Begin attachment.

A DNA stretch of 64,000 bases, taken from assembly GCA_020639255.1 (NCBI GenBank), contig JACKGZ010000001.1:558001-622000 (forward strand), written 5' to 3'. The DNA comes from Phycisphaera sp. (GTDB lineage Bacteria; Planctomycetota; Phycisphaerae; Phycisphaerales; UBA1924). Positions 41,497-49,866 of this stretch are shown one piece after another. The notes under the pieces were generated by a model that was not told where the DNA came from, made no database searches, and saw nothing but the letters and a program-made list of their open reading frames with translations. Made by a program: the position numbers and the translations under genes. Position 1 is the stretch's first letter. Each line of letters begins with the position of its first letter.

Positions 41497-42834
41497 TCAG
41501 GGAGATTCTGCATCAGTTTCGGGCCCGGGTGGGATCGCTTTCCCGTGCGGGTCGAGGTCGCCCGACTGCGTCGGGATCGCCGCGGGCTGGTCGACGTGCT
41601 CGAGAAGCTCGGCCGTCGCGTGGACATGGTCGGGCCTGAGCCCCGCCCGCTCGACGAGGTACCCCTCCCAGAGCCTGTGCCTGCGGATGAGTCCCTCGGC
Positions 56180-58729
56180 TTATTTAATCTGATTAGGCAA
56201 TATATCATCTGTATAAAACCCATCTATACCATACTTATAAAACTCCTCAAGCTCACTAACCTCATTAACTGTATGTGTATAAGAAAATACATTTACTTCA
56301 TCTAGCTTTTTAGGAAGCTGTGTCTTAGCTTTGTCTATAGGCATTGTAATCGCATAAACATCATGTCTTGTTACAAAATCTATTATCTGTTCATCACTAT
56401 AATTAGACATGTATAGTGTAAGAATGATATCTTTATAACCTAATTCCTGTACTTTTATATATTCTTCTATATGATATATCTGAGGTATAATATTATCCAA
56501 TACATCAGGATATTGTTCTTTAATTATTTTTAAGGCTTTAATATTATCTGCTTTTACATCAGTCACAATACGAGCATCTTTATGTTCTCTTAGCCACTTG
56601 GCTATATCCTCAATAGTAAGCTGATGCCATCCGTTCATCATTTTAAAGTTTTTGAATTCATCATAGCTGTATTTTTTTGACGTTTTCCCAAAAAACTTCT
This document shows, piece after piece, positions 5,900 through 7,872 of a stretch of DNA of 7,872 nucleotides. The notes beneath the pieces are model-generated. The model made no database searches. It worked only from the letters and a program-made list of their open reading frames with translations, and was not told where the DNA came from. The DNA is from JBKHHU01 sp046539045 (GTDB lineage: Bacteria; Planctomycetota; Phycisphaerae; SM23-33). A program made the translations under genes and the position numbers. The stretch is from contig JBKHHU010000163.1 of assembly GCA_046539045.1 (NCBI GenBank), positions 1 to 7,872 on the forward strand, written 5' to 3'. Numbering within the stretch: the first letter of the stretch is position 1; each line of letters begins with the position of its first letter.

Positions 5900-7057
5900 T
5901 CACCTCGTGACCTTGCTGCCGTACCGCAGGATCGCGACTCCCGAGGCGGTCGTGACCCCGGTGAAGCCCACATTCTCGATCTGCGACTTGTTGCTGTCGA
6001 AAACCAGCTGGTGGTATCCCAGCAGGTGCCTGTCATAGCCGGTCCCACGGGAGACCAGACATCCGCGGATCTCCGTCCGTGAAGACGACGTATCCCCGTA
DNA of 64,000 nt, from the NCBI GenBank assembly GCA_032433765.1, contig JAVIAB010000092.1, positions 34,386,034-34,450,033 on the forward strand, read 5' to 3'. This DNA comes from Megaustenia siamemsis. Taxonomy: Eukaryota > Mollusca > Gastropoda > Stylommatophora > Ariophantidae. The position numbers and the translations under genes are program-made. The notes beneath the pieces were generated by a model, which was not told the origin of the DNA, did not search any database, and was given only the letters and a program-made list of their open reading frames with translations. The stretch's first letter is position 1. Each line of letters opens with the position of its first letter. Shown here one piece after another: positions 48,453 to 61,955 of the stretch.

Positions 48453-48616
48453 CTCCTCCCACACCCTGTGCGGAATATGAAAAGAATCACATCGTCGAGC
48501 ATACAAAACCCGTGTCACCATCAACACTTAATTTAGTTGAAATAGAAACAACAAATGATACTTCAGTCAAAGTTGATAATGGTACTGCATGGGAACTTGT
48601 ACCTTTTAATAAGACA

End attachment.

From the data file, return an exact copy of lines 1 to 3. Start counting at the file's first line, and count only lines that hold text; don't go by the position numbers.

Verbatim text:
A DNA stretch of 64,000 bases, taken from assembly GCA_020639255.1 (NCBI GenBank), contig JACKGZ010000001.1:558001-622000 (forward strand), written 5' to 3'. The DNA comes from Phycisphaera sp. (GTDB lineage Bacteria; Planctomycetota; Phycisphaerae; Phycisphaerales; UBA1924). Positions 41,497-49,866 of this stretch are shown one piece after another. The notes under the pieces were generated by a model that was not told where the DNA came from, made no database searches, and saw nothing but the letters and a program-made list of their open reading frames with translations. Made by a program: the position numbers and the translations under genes. Position 1 is the stretch's first letter. Each line of letters begins with the position of its first letter.

Positions 41497-42834
41497 TCAG